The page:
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Iran: Revisiting the 1979 Revolution

By Jalal Alavi
The 30th anniversary of the Iranian revolution is nearing.  The revolution of 1979 was not only an act against the US domination of Iranian politics, which began with the US-British coup of 1953 against the democratically elected government of Mohammad Mosaddegh, but also an act that was supposed to place Iran amongst the countries that made the transition to electoral democracy [1] as part of what the late Samuel Huntington and others have called the "third wave" of democratization.
Thirty years later, it seems fair to say that neither of the above objectives has been achieved to the satisfaction of the majority population in Iran, of course, for a variety of reasons, the most important of which, as of the time of the revolution, may be said to be actor-based in nature: those who promised a more sovereign Iran and a more open society decided to establish a manifestly anti-Western theocracy instead, which eventually engendered not only a more interventionist Iran policy on the part of the United States and other Western powers, but also a clerical regime that turned out to be more reactionary than the secular autocracy it replaced.
Thus the turn of events in Iran paved the way for the gradual international isolation of the country under the global hegemony of the United States, which has continued to this very day, as well as the domestic rise in corruption, poverty, and chronic repression.   
Implicit in the above is the important proposition that the Iranian revolution of 1979 could have alternatively led to a more balanced state of affairs at both the domestic and international levels had those in charge of the revolution been less impulsive and thus more pragmatic in their political thinking and behavior.
To be sure, a more pragmatic approach to politics would have required not only a show of indifference on the part of the revolutionaries with regard to Shah Mohammad Reza Pahlavi's entry into the United States on medical grounds (as this eventually turned out to be a source of great tension in US-Iran relations [2]), but also firm support for the provisional government of Mehdi Bazargan, whose conciliatory approach towards the United States - under a somewhat sympathetic Carter administration - had the potential of not only improving relations between the two countries at an early stage, but also preventing the occurrence of both the hostage crisis of 1979-1981 and the Iraq-Iran war of 1980-1988.
Alas, such political realism on the part of the Islamic Republic is as much a rarity now as it was at its formation stage; hence the current situation, in which the regime is finding it hard to even manage its day-to-day activities.
The failure of the 1979 revolution to bring about a more prosperous and democratic Iran can also be blamed on the Islamic Republic's lax attitude towards the establishment and growth of myriad special interests that have hitherto permeated Iran's fragile, often mismanaged petroleum-based economy.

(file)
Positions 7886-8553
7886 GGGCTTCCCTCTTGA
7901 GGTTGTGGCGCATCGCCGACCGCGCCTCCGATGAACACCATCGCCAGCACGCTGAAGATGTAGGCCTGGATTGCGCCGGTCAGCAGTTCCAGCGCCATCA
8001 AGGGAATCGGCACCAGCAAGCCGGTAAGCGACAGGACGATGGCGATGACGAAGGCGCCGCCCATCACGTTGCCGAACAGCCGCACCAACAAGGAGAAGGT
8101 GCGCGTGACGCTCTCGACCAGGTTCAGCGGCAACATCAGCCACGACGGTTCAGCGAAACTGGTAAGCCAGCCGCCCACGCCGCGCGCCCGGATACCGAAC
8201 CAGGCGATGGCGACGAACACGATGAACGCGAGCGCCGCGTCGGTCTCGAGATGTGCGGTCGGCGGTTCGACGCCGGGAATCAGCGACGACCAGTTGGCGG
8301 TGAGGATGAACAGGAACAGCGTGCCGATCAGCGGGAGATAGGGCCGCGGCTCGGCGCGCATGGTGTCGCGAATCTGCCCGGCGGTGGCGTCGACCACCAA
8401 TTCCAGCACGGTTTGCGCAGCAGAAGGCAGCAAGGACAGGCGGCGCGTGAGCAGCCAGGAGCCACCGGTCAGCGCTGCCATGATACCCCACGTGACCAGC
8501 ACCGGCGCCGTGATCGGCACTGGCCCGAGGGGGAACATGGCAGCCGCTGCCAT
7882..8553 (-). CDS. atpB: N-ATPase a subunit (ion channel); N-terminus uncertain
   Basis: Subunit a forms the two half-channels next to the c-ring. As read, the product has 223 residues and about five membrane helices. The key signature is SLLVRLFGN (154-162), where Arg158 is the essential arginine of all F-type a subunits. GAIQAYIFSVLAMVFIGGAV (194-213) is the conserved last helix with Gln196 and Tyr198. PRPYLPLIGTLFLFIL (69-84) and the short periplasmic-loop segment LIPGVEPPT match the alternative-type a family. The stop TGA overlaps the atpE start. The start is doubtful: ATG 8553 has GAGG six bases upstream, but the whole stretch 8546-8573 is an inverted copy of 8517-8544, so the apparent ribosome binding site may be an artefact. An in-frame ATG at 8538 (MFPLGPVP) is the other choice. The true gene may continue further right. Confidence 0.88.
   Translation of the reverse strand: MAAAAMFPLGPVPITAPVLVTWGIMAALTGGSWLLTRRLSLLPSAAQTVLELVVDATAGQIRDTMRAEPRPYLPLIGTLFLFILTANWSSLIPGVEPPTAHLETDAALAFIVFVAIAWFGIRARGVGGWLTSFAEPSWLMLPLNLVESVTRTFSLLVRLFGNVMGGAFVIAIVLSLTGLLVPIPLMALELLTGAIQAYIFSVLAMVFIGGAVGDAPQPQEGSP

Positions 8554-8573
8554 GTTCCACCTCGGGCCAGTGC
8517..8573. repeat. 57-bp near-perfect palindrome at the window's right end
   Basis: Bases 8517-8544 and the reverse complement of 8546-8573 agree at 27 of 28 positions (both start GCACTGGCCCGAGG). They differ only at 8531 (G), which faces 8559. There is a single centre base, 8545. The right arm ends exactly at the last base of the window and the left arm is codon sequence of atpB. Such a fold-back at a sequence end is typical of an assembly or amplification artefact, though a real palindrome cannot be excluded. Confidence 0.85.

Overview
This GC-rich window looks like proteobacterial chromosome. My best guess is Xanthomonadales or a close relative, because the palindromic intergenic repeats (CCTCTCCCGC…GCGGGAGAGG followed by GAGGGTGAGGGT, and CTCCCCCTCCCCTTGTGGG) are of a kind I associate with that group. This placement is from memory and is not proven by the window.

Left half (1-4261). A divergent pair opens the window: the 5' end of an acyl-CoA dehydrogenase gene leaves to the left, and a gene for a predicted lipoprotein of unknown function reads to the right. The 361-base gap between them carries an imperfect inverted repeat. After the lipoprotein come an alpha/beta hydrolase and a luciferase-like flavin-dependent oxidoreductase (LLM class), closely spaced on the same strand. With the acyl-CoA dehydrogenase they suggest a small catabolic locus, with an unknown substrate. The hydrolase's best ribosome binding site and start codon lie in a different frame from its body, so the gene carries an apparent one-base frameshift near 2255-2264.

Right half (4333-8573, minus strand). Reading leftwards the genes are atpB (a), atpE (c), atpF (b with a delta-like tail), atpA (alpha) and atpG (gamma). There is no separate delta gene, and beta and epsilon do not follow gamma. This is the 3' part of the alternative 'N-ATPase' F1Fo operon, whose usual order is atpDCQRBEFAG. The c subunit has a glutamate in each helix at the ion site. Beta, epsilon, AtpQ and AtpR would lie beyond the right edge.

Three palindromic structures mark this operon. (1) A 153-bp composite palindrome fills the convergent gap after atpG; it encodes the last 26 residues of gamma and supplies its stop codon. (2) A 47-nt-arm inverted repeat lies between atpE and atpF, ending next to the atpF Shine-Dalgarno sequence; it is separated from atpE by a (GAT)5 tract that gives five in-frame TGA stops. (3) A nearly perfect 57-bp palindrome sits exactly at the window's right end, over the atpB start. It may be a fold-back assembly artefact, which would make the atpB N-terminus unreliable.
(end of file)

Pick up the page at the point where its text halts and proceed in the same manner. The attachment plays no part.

The "bonyads", or charitable trusts often of dubious nature, and the Revolutionary Guard Corps, whose privileged and thus predatory position in the Iranian economy has not remained a secret to anyone, are to name but two of such special interests.
Added to all this, of course, is the fact that Iran's increasingly volatile state of affairs has made it extremely difficult over the years for foreign investors to take part in Iran's various development projects.
It may be concluded, therefore, that, short of direct action by Iran's disgruntled citizenry, the combination of the above, along with the possibility of even more international sanctions and lower petroleum prices in world markets, is bound to have a major effect on policy decisions within the Islamic Republic.  Let us hope, however, that this effect is not only benign in nature, but also imminent [3].
[1] Modern electoral democracy, rooted in Joseph Schumpeter's notion of procedural democracy, can be found in many less developed countries and thus does not require the sort of structural changes that, say, a liberal or social democracy would require.  At a minimum, competitive elections of a free, open, and fair nature must be guaranteed for a political system to be called electoral democracy.
[2] In retrospect, it seems the effort by some influential elements in or close to the Carter administration to secure the Shah's entry into the United States might have been a shrewd way of dampening the prospects of better relations between the US and revolutionary Iran.  Thus a show of indifference by Iran would have neutralized this stratagem.
[3] Tragic incidents, such as the current US-backed Israeli massacre of the Gaza population, which, according to such prominent international law experts as Richard A. Falk, is a "severe and massive violation" of the very principles of international humanitarian law as defined by the Geneva Conventions, have historically had an impeding effect on the process of democratization in Islamic countries, not least by playing into the hands of authoritarian rulers.

About the author: Jalal Alavi is a sociologist and political commentator residing in Britain.

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